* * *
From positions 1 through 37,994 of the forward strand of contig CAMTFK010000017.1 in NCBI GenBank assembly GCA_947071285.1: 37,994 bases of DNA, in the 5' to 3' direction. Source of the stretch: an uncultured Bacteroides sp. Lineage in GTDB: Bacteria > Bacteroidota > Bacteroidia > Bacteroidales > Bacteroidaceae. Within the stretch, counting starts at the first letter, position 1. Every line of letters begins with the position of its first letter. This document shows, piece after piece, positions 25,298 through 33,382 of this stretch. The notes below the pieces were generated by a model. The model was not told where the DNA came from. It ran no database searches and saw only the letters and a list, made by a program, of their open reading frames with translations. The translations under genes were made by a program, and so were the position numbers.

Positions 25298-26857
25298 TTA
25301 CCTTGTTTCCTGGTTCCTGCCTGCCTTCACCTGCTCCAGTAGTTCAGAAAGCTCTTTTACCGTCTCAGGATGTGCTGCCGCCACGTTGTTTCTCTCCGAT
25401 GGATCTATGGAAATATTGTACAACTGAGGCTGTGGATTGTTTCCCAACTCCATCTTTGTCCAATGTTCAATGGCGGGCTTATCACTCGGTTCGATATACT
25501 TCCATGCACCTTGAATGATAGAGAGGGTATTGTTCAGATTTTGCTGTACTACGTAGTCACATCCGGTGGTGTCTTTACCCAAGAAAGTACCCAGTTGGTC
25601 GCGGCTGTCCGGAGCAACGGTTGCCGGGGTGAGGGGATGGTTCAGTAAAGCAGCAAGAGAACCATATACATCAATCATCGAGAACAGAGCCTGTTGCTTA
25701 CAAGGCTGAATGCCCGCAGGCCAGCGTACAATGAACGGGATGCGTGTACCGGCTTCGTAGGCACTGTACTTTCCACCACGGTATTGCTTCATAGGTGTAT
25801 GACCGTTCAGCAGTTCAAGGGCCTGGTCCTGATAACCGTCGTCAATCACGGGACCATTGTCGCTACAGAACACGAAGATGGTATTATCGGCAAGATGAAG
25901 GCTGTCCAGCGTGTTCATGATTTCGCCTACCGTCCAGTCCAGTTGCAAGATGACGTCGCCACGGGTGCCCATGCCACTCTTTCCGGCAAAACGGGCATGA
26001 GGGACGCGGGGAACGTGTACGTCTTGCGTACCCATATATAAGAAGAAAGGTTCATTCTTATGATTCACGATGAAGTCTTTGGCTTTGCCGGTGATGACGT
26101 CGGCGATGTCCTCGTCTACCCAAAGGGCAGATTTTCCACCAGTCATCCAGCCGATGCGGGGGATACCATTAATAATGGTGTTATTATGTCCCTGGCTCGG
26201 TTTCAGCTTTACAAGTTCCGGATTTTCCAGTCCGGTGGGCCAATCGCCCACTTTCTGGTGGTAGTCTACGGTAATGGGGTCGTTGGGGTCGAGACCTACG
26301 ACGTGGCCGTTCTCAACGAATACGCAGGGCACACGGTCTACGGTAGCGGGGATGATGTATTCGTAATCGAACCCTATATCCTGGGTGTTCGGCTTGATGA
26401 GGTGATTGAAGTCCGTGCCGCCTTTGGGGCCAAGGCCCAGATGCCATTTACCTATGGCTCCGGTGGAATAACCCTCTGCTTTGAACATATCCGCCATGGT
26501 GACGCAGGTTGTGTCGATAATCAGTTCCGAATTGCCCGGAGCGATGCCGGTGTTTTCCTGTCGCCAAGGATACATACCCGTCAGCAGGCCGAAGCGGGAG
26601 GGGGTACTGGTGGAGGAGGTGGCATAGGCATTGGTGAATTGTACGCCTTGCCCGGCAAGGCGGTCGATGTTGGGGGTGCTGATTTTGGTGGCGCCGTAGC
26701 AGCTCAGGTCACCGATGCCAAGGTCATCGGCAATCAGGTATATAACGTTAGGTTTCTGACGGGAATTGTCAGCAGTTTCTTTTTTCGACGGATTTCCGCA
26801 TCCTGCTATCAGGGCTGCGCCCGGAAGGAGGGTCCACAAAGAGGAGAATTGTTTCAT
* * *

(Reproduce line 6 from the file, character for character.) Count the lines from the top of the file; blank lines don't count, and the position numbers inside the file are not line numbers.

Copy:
25501 TCCATGCACCTTGAATGATAGAGAGGGTATTGTTCAGATTTTGCTGTACTACGTAGTCACATCCGGTGGTGTCTTTACCCAAGAAAGTACCCAGTTGGTC